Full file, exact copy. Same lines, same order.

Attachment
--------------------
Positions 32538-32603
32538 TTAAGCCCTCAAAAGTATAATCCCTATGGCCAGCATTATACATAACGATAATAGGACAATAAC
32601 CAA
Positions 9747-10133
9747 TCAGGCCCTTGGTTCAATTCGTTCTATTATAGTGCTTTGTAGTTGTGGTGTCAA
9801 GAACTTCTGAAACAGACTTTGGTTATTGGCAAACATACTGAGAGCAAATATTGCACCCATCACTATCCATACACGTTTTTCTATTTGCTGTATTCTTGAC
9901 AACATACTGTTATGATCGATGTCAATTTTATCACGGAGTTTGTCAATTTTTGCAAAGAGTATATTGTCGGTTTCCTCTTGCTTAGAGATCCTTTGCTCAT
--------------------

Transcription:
Positions 32538-32603
32538 TTAAGCCCTCAAAAGTATAATCCCTATGGCCAGCATTATACATAACGATAATAGGACAATAAC
32601 CAA
Positions 9747-10133
9747 TCAGGCCCTTGGTTCAATTCGTTCTATTATAGTGCTTTGTAGTTGTGGTGTCAA
9801 GAACTTCTGAAACAGACTTTGGTTATTGGCAAACATACTGAGAGCAAATATTGCACCCATCACTATCCATACACGTTTTTCTATTTGCTGTATTCTTGAC
9901 AACATACTGTTATGATCGATGTCAATTTTATCACGGAGTTTGTCAATTTTTGCAAAGAGTATATTGTCGGTTTCCTCTTGCTTAGAGATCCTTTGCTCAT